UK opposition Labor party considering downsizing to cut costs – source


UK Labor Party leader Keir Starmer takes a break as he delivers a virtual speech on Britain’s economic future in the wake of the coronavirus disease (COVID-19) pandemic, at Labor Party headquarters in central London, UK on February 18, 2021. Stefan Rousseau / Pool via REUTERS

July 19 (Reuters) – Britain’s opposition Labor Party is considering downsizing in a bid to cut costs, a source familiar with the matter told Reuters on Monday.

The party’s ruling national executive committee is to discuss plans for large-scale layoffs among staff, with at least 90 jobs at risk, The Guardian reported earlier.

“It is not an easy decision and we recognize that it will be a very difficult time for the staff,” the source, who was a party insider, told Reuters asking not to be identified.

The source, who did not confirm the exact number of jobs cut, also said the party will engage with affected staff and unions, adding that the step was taken with a view to reshaping the party’s operations before the next general election.

Labor’s most recent annual report showed the party employed 367 people as of December 31, 2019, just after that year’s general election, according to The Guardian.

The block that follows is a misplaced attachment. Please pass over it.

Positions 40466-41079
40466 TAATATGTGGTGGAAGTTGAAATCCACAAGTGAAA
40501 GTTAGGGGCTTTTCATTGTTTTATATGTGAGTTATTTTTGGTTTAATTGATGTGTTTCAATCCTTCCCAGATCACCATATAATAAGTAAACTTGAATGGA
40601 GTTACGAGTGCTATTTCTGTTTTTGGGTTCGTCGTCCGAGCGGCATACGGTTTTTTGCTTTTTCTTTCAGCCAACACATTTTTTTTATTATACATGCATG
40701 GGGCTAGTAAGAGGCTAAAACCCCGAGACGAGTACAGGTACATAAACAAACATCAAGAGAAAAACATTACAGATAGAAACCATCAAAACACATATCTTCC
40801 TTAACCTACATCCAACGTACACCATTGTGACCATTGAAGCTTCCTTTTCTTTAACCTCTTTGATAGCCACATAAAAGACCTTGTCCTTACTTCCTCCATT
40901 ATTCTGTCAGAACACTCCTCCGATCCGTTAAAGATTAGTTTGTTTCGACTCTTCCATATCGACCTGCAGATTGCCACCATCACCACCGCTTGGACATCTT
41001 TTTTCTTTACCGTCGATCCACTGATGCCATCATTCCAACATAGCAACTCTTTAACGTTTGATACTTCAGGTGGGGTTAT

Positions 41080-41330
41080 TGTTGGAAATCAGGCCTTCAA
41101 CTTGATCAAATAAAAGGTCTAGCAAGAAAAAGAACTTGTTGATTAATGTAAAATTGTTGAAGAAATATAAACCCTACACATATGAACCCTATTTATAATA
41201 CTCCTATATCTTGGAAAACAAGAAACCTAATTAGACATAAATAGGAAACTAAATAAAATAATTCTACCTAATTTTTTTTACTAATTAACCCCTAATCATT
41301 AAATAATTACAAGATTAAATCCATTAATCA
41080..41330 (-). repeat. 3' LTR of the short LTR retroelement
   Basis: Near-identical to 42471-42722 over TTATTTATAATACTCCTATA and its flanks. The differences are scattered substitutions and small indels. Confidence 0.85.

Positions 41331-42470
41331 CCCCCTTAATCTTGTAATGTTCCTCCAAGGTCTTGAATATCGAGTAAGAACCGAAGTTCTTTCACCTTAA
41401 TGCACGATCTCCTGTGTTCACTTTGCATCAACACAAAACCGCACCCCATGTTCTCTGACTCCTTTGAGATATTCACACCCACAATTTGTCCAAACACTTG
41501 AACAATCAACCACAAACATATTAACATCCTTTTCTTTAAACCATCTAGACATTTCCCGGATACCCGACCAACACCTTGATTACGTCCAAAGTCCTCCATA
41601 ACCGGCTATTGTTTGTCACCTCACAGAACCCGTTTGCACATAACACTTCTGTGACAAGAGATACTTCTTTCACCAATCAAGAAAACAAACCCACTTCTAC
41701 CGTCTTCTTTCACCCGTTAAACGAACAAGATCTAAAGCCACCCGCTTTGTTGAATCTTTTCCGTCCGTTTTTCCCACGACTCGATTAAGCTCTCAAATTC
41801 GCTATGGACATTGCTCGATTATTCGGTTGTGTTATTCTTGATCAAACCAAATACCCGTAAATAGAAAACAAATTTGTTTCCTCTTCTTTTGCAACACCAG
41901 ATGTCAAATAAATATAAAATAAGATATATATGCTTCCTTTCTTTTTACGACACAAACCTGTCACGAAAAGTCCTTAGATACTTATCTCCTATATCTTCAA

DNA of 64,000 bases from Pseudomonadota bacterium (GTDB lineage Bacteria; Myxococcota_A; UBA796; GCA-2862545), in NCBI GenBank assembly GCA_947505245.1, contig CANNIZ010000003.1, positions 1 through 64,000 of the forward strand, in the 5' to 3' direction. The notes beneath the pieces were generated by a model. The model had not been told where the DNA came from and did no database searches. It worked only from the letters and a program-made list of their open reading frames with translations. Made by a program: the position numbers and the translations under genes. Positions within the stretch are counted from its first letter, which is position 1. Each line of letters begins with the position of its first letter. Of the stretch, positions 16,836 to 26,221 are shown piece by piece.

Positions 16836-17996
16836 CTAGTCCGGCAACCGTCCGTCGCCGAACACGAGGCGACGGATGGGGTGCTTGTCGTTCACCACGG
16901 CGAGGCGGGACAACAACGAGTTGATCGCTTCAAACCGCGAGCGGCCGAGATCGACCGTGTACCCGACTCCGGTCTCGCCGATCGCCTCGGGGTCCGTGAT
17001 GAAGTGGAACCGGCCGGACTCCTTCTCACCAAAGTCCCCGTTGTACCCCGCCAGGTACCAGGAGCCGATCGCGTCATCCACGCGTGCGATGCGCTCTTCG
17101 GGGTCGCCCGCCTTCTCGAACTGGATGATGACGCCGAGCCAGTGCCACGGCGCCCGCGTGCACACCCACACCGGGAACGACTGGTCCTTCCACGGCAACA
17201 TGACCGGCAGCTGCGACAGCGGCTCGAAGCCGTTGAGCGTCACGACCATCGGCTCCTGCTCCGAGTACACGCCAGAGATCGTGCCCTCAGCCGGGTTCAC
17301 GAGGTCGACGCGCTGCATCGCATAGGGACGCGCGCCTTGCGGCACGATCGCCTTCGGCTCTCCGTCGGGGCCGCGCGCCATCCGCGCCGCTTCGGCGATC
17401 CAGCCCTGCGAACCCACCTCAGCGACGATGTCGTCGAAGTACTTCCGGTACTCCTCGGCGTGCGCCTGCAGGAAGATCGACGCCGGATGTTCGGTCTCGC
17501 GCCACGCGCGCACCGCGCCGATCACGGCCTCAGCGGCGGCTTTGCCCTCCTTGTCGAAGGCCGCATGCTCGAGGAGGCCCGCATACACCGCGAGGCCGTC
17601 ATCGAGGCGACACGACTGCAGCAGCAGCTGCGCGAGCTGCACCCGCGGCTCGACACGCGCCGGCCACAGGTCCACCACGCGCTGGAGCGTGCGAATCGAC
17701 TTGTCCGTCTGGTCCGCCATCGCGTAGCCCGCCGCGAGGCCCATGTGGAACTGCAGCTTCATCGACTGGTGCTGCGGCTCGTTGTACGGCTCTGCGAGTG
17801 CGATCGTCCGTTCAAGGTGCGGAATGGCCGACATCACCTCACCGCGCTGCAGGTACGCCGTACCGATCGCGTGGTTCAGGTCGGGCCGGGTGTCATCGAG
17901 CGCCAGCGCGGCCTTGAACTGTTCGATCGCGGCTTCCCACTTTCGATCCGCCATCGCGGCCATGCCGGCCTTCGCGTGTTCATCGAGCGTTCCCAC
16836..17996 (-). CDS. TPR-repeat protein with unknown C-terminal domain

The party’s big donor, the Unite union, attacked the plans on Monday.

“As working-class communities continue to bear the brunt of illness and employment issues compounded by the Conservatives’ mismanagement of the pandemic, Labor is abandoning the battlefield against this government to shoot its members instead,” he said. declared Unite. after the plans were first reported.

After a 13-year tenure under former prime ministers Tony Blair and Gordon Brown, Labor has lost four consecutive general elections since 2010.

British Labor leader Keir Starmer has often struggled to connect with voters since taking office last year, sometimes unable to challenge a government that has gained some support for a successful COVID-19 vaccination program . Read more

Report by Kanishka Singh in Bengaluru; edited by Richard Pullin

Our Standards: Thomson Reuters Trust Principles.

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